Introduction Name: Monsanto Company Purpose: “It is our purpose to help farmers produce more food, more with less, and conserve resources.” NAICS code: 32, Manufacturing 325320, Pesticide & Other Agricultural Manufacturing Target customer groups: Most notably, farmers. But in general, anyone who wants to buy seeds or pesticides. Only those who are opposed to GMOs (Genetically Modified Organisms) and Monsanto in general are those who are not the target market. Customer needs: Initially, the desire for new chemicals and chemical engineering products. Then, in 1981 it became higher yielding crops, using less resources via biotechnology.

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History: 1907 – Monsanto Founded 1914 – Expands into chemical industry and renamed “Monsanto Chemical Company” sold plastic, agricultural chemicals and fake rubber 1694 – Monsanto's product line expanded greatly, renamed again “Monsanto Company” 1964 – Establishes Monsanto Fund (charity organization) 1966 – Roundup herbicide developed 1979 – Monsanto and others pay $180 Million to veterans for dioxin poisoning from Agent Orange 1980 – Supreme court allows organisms to be patented. 1981 – Monsanto refocuses from chemicals to biotechnology 1994 – First biotechnology to ever get regulatory approval: soy, cotton and canola plants resistant to roundup 1997 – Splits food business from chemical business, Monsanto and Solutia respectively 2000 – “New Monsanto” separate legally from the Pharmacia Corporation (Solutia) 2003 – Monsanto and Pharmacia pay $700 Million for over 40 years of dumping severely toxic substances into the ground and waterways in Anniston, Alabama 2003 – Stock drops 50%, loses $1.7 billion dollars in one year 2003 – New CEO, Hugh Grant 2003 – Grant restructures Monsanto, creating new organizational systems for oversight 2003 – New focus from biotech in general, to food resistant to chemicals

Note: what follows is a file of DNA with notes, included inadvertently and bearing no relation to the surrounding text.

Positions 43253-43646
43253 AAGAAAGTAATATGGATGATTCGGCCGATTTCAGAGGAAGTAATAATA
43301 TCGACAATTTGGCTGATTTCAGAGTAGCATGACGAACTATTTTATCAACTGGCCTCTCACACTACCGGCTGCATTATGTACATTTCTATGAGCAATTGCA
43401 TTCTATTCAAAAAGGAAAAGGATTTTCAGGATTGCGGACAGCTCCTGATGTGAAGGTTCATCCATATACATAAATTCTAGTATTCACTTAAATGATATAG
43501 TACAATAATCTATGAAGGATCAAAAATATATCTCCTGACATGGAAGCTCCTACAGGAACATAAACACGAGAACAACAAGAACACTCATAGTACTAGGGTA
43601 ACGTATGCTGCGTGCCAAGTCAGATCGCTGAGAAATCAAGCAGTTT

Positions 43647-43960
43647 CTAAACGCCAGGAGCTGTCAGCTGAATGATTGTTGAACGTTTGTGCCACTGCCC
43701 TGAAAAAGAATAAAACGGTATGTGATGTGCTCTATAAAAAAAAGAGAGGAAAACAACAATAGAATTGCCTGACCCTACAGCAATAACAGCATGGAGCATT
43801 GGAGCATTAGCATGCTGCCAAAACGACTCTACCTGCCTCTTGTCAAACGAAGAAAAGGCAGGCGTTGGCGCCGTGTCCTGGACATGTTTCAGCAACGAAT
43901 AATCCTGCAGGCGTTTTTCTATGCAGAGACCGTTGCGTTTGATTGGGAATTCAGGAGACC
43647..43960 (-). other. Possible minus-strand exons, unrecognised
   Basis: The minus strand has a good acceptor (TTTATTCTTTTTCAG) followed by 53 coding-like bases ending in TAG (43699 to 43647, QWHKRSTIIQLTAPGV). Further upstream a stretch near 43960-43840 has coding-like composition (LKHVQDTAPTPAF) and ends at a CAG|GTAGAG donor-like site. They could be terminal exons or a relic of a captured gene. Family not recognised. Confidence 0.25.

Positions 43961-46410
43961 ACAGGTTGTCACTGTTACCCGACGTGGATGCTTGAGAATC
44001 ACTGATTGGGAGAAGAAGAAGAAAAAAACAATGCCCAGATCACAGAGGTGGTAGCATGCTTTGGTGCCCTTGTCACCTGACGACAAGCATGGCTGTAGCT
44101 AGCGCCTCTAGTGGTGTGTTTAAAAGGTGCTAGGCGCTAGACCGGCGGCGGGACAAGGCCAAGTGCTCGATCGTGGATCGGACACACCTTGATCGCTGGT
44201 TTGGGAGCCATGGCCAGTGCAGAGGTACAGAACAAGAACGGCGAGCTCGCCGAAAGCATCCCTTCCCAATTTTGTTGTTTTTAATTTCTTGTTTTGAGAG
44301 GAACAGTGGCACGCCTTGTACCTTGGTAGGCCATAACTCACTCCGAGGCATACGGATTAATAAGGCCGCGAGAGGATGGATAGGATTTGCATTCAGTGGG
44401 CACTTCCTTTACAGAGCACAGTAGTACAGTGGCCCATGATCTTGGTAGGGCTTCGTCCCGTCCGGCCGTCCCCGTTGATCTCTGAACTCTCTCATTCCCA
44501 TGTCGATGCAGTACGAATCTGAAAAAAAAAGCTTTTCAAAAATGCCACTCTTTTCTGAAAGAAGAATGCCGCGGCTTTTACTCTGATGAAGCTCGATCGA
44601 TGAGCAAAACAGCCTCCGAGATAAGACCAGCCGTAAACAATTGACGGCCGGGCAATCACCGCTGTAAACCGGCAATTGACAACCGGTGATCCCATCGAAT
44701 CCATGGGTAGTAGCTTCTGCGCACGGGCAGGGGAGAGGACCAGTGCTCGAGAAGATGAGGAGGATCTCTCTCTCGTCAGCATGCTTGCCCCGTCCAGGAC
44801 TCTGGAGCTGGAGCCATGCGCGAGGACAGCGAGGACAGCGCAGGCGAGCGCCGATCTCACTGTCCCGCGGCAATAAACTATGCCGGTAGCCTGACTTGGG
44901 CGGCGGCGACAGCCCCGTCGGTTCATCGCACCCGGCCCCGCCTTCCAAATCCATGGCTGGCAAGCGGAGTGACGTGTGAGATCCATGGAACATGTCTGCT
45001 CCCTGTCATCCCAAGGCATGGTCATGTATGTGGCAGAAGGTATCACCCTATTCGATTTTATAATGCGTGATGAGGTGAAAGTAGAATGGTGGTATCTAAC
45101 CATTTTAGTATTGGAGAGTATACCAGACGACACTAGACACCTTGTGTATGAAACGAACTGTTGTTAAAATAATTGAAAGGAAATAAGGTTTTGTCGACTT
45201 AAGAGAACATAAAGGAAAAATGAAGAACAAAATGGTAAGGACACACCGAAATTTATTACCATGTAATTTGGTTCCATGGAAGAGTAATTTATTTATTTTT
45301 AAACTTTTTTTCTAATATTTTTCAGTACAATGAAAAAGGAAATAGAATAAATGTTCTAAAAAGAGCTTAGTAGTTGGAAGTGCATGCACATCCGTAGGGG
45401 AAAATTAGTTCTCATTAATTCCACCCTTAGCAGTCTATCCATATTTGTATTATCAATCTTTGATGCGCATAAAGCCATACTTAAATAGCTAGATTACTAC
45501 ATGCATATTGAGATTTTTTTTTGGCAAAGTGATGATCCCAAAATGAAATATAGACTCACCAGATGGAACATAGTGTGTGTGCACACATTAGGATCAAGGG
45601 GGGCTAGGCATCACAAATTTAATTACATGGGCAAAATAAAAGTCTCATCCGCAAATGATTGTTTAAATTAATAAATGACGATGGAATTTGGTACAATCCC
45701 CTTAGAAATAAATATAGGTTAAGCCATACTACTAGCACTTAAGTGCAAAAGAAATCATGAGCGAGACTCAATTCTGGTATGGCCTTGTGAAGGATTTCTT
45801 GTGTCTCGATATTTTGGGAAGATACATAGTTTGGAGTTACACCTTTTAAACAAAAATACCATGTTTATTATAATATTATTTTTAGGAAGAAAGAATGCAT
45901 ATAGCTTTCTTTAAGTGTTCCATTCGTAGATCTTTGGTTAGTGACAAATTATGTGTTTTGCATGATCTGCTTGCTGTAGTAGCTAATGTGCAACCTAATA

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2010 – Monsanto ranks 31 of 100 in Corporate Responsibility Magazine “Best Corporate Citizens” up from 88 the previous year Today – Heavily focused on marketing through sustainability and sells biotechnology, pesticides, fertilizers and seeds.